Let's say you have a website about haircare. You can write an article titled “What is haircare?” Except you wouldn’t, because you know that no one would ever search for that online. You’d be much more likely to write an article like “How to create the perfect curls for your hair.” A lot of people search for long-tail keywords like that.
After you write these long-tail keyword pieces, will you be getting good search traffic in the next three or four months? Not a chance. But six months to a year down the road, you'll start seeing your rankings climb significantly.
Answer Your Audience’s Burning Questions
You have to realize that most people, when they’re searching on Google, are querying by typing in questions or fragments of questions. These types of long-tail keywords are often low-hanging fruit and they get a ton of traffic.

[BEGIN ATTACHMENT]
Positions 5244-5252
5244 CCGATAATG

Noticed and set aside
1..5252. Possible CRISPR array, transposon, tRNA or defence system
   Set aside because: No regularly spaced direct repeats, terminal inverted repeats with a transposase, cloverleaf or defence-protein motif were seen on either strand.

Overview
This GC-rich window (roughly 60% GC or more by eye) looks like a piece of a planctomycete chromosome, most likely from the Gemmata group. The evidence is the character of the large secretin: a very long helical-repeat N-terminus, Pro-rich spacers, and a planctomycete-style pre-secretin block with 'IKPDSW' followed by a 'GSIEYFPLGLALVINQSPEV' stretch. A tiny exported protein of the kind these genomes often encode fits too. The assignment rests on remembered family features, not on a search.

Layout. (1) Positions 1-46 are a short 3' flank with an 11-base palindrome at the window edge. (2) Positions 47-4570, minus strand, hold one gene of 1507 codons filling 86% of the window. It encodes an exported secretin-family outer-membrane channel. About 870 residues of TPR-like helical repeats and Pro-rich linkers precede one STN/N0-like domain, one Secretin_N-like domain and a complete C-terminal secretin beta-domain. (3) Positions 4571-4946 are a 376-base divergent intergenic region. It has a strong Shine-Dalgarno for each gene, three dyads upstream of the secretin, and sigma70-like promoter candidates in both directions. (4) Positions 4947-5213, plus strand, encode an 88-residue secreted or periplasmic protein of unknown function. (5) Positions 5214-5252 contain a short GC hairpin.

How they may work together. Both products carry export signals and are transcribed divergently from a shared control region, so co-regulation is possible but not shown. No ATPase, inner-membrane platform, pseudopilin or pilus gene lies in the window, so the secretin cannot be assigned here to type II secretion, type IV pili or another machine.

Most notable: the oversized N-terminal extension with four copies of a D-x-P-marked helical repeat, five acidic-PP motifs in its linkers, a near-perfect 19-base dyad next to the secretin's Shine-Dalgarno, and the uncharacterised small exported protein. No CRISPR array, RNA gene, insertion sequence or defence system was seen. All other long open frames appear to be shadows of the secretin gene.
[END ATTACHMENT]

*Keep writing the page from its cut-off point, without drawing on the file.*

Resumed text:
A great way to find the kinds of questions that people are asking is to search using Google’s autocomplete, look on Quora for popular questions, and look for Wikipedia results. Whenever you see a Wikipedia result ranking really high, there may be some opportunity for you to show up on page one because most Wikipedia pages don’t have many backlinks. You can also use paid tools like Moz to see domain or page authority for the top five rankings.
Capitalize on Niche Topics
In the Wild West days of SEO before Google Panda, many people became microsite millionaires just by creating websites with hundreds of pages all about a specific niche topic. Today, you can’t pull that off anymore—but you can still end up ranking really high if you just focus on a niche topic.
Read More: Google Panda in Plain English (Infographic)
For example, I actually own part of a gun blog, and right now we don't build a lot of links to it at all, but it still drives 180,000 visitors per month. I’ve also looked into senior living as a niche.
There are so many of these niches out there, and no one is really competing in the space from a content marketing angle. Just think about it—how many people in the U.S. alone would read a high-quality gun blog, and how many seniors around the world need advice on senior living?
If you start writing really great content using Brian Dean's skyscraper technique for a neglected niche, you don’t have to drive backlinks at all—but you’re still going to rank.